You don't have to be a Bible scholar to share your faith

Amanda Thompson

I come from a line of storytellers. My grandmother tells the story of the time she almost shot her son, my father, who was trying to sneak out by climbing down the side of the house. My grandmother was terrified someone was breaking into the house and did the only thing she knew to do: get her shotgun and hope for the best. 

That story tells me a lot about my dad and my grandmother. Stories make a description of a person or situation vivid and alive. Facts can easily slip out of our minds. Stories have staying power. 

The Bible is a set of accounts, of life-changing stories. The Gospel — the good news of Jesus’ life, death, and resurrection — is the most powerful story, and it has huge implications for our lives today.

The Bible can also be intimidating. To someone who doesn’t know Jesus, Scripture can seem like a giant set of do’s and don’ts. For Christians, it’s easy to feel ill-equipped to speak about truths found in the Bible and answer theologically tinged questions. 

What if we dialed back the anxiety? What if we worried less about knowing the exact Bible verses and holding all the answers, and instead tuned into one tool every Christian has? If Jesus is changing our lives, we have something to say about the Gospel. And that something may be the very thing someone needs to hear. 

You Don't Need to Know the Answers

There is a remarkable story in John 9 of Jesus healing a man born blind. It is worth a read through the chapter — Jesus spits, rubs mud on the man’s eyes, and sends the now-seeing man back into the community.

Of course, people asked. Of course, people who knew the man noticed. Religious leaders had questions, and his parents were not quite sure what to think or say: "Who did this to you? Who was this man? Why were you healed?" 

There is a lot of hope and power in the man's response: “I don’t know how to answer all of your questions, but I know I was blind and now I see.” He shared the good news that changed his life.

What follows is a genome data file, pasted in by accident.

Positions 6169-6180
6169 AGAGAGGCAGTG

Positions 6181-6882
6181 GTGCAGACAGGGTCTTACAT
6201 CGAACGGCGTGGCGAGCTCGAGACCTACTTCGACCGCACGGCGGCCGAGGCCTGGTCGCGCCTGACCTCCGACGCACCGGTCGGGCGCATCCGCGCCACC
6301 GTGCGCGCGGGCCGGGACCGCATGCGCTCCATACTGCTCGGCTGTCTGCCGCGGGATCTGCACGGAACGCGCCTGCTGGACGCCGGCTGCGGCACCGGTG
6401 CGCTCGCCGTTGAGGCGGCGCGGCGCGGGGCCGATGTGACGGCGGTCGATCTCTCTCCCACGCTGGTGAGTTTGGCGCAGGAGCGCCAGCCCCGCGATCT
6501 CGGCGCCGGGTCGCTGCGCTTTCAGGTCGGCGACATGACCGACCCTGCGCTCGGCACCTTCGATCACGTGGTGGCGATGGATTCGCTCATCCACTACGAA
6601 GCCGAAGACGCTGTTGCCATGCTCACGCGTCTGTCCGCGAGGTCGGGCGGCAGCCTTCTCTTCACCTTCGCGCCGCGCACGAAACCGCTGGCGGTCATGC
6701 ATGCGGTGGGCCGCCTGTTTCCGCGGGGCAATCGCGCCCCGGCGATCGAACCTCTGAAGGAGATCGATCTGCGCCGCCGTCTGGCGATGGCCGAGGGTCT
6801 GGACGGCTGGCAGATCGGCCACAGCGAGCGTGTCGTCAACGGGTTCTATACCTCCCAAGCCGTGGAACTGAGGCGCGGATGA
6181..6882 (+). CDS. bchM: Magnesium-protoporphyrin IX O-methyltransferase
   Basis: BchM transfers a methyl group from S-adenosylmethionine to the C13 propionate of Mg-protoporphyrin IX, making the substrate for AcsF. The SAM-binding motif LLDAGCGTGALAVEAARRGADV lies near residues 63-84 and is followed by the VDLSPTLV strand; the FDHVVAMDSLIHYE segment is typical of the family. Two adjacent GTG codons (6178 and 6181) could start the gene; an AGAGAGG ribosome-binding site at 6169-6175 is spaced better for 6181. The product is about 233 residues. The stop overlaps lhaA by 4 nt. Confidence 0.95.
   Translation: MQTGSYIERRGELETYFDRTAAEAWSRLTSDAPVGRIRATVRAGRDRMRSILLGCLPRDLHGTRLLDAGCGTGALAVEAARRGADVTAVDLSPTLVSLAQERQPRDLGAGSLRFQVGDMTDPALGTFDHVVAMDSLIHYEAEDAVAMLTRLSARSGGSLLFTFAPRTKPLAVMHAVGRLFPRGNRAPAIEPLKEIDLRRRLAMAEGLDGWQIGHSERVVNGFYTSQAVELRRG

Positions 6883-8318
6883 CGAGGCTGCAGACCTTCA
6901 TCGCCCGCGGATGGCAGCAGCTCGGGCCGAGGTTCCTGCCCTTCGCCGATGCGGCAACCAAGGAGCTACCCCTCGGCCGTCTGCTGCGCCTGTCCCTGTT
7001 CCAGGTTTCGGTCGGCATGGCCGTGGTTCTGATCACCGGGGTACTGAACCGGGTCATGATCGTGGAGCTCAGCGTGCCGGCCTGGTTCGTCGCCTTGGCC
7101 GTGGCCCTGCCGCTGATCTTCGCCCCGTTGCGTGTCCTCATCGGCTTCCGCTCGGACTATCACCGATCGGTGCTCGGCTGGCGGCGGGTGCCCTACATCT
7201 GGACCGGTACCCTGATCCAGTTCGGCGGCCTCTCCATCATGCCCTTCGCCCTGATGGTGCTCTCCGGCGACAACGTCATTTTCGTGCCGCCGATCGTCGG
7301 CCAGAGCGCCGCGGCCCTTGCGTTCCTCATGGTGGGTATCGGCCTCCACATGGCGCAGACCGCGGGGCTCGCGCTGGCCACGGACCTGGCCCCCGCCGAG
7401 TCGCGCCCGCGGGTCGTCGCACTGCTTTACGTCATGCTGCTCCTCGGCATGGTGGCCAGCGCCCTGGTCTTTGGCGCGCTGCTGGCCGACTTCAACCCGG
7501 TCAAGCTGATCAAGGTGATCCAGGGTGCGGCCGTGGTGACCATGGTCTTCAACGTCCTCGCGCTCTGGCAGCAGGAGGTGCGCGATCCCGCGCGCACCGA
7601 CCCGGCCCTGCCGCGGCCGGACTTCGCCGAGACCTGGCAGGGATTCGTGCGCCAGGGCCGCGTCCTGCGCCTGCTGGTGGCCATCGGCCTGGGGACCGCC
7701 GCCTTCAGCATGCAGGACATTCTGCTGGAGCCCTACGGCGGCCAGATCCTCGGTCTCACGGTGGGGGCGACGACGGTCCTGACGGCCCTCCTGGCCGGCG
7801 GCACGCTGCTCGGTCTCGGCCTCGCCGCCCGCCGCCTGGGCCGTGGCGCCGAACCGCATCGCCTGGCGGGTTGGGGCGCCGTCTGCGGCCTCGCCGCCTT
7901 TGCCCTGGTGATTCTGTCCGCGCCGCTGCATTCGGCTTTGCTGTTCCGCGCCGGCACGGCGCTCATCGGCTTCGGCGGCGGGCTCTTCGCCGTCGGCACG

Start With I Am 

I don't know all the answers, but I am healed. 

In the Old Testament, God uses the simple phrase "I am" to describe who He is. When Moses asks what he should say about Him, God replies simply, "I am who I am" (Exodus 3:13-14). Jesus invokes the same phrase many times in the New Testament: “I am the bread of life” (John 6:35), “I am the Son of God” (Matthew 27:43), “I am the way” (John 14:6).

When we say, “I am _______,” and fill in the blank with parts of our story, it is very hard for another person to tell us we are not.

I am changed.
I am well.
I am less angry.
I am more patient.

Like the blind man, we may not be able to trace back all the steps, every verse, or every ounce of how we have been changed in Jesus, but we can say, “I am_____.”

"I am" can open the door just a little for people to trust our story and in turn trust Jesus, who is writing it. The Gospel of Jesus changes us, and it can change them, too.

Honest Is Better Than Pretty

This takes courage. Telling our story to others will take a measure of honesty. We can be brave enough to admit to a boatload of faults and failures, and just as brave in speaking about how Jesus has changed us. 

Our stories start with honesty, with speaking about who we were, who we are now, and Jesus is the difference. 

Our story is one way the Lord equips us to speak truth about who he is and what he is doing around the world.

It also takes courage to admit we don't have all the answers. It takes a truly humble heart to sit across from a friend, relative, or coworker and admit the Bible confuses us at times or we don't always know how to navigate theological gray areas. Humility is disarming and speaks volumes. Being vulnerable with our stories and honest about our shortcomings can put people at ease and may encourage others to do the same. 

We do not have to be an expert theologian to speak the truth about what Jesus has done in our lives. Our story is one way the Lord equips us to speak the truth about who He is and what He is doing around the world. We can be honest about who we are and what we don't know. Start with your story and trust Jesus to open up a world of ministry better than we imagine. 

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